Thursday, October 1, 2009

Organ Donation: Not Just for Steve Jobs

Organ Donation: Not Just for Steve Jobs
By Ahmed Al-Salem

Money is always the first thing that a person is sought after when he dies. Where will it go and to whom? That’s not the only thing that people care about nowadays. A debate about harvesting the organs of the deceased is a big concern to many people. Steve Jobs, the CEO of Apple, recently got a liver transplant that saved his life. “I now have the liver of a mid-20s person who died in a car crash and was generous enough to donate their organs. I wouldn't be here without such generosity," an emotional Jobs told the audience at an unveiling of new and cheaper iPods at a showing in San Francisco. He urged everyone to become an Organ Donor. Only 38% of the nation is registed as organ donors. That means more than half of the people that can register don’t. Eighteen people die each day waiting for an organ transplant and such deaths can be saved if people were to donate their organs.

Some of the reasons that people are reluctant to donate are: concerns about bodily integrity, worries that signing a donor card may 'jinx' them, mistrust of doctors and fear that they won't get proper care if they are registered organ donors and religion. The only valid excuse in my opinion is the last, which is religion. We will all die one day and if your organs are going to rot into dust than you might as well give it to someone who can make use of it. I am personally an organ donor and I have specified that my organs be harvested only to save lives. I think it’s a good idea and that people should do this before they die.

Source #1


  1. Over half of the 103,000 Americans on the national transplant waiting list will die before they get a transplant. Most of these deaths are needless. Americans bury or cremate about 20,000 transplantable organs every year. Over 6,000 of our neighbors suffer and die needlessly every year as a result.

    There is a simple way to put a big dent in the organ shortage -- give organs first to people who have agreed to donate their own organs when they die.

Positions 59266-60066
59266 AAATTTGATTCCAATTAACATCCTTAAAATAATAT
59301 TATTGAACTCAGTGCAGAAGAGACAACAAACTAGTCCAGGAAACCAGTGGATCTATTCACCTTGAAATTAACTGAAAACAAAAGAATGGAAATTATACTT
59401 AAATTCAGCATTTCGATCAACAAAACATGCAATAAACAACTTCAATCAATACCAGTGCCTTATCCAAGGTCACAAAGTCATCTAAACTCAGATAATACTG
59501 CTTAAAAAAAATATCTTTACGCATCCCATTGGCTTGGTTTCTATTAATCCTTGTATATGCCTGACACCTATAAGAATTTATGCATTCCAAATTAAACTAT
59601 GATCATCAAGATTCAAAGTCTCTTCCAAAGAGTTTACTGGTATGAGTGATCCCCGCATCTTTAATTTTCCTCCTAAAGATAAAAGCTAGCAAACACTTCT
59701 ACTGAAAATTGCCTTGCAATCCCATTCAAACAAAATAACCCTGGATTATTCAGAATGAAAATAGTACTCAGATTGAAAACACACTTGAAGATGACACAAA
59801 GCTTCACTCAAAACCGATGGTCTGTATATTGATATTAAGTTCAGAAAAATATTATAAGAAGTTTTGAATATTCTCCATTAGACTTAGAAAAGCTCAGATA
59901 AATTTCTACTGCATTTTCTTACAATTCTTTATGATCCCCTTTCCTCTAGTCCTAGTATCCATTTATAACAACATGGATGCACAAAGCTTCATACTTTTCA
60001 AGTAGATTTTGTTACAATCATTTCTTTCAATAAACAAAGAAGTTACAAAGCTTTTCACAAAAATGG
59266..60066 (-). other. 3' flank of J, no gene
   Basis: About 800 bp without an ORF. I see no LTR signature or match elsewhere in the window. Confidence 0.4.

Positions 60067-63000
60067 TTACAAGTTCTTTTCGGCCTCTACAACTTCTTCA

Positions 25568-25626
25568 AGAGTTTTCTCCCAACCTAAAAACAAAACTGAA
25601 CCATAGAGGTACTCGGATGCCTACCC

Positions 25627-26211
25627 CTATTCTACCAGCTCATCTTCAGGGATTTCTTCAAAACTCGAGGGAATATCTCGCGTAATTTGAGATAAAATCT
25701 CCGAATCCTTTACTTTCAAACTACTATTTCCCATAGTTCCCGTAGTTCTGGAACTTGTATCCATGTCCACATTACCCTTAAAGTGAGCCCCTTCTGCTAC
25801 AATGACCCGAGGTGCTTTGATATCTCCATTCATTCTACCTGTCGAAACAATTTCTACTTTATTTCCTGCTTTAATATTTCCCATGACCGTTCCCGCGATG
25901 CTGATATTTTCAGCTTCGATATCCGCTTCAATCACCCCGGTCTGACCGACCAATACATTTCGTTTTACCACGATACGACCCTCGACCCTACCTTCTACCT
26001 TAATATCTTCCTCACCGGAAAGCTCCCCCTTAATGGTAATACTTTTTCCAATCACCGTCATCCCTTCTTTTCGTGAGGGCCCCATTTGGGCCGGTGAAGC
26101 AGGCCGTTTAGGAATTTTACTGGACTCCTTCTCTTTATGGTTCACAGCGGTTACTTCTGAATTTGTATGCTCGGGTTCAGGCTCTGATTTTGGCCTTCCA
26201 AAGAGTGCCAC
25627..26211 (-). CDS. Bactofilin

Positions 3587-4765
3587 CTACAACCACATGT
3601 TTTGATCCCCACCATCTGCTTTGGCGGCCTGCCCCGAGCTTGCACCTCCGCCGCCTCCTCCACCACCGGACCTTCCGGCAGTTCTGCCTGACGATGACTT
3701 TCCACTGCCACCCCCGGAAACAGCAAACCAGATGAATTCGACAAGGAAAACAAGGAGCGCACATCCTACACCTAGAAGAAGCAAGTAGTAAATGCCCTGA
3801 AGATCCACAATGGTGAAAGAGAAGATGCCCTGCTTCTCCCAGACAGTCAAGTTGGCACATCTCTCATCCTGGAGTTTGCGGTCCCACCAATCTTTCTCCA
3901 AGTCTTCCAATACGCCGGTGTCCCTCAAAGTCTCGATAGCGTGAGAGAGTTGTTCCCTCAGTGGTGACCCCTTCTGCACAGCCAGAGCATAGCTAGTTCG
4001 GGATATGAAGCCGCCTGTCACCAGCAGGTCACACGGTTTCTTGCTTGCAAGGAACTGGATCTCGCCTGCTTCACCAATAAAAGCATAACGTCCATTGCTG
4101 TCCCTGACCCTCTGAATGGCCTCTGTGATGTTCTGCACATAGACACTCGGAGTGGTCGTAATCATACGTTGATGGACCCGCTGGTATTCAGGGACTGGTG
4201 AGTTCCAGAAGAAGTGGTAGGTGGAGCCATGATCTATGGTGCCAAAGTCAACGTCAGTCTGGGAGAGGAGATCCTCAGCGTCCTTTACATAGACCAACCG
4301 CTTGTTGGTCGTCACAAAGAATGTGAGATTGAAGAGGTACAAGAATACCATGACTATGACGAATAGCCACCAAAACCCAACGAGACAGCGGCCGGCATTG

Giving organs first to organ donors will convince more people to register as organ donors. It will also make the organ allocation system fairer. People who aren't willing to share the gift of life should go to the back of the waiting list as long as there is a shortage of organs.

    Anyone who wants to donate their organs to others who have agreed to donate theirs can join LifeSharers. LifeSharers is a non-profit network of organ donors who agree to offer their organs first to other organ donors when they die. Membership is free at or by calling 1-888-ORGAN88. There is no age limit, parents can enroll their minor children, and no one is excluded due to any pre-existing medical condition.

  2. Dave is correct on one account only: there IS a shortage of donated organs in the US. But Lifesharers is NOT the answer. The answer is education about donation and encouraging people to make their own personal decision to be a donor. Lifesharers creates a class of members for special consideration in the organ donor process. By creating this special class, Lifesharers undermines the existing framework for organ allocation, which is predicated on clinically relevant consideration, not personal characteristics.

    The existing framework is based on the opinions of medical professionals, which Lifesharers works to override in their decision-making processes. In its current format, Lifesharers is a closed system. Lifesharers "members" who need transplants can accept a donation from anyone, but those who are donors would preferentially restrict their donation to other "members".

    Under the current system, no other patients in the US who seek medical treatment are required to give back anything beyond money for the costs of treatment. The OPTN/UNOS Board of Directors has declined to endorse the operating principles of Lifesharers, as these principles undermine the existing framework for organ allocation in the United States based on ethical and legal issues surrounding Lifesharers and their "allocation" process.

    As of right now there are less than 12,000 people on the Lifesharers list and an organ has never been placed within the Lifesharers list.

    Laws that oversee donation vary from state to state. It is important for you to know how to ensure your decision to be a donor is carried out. Find out how by visiting

  3. Your blog keep getting better and better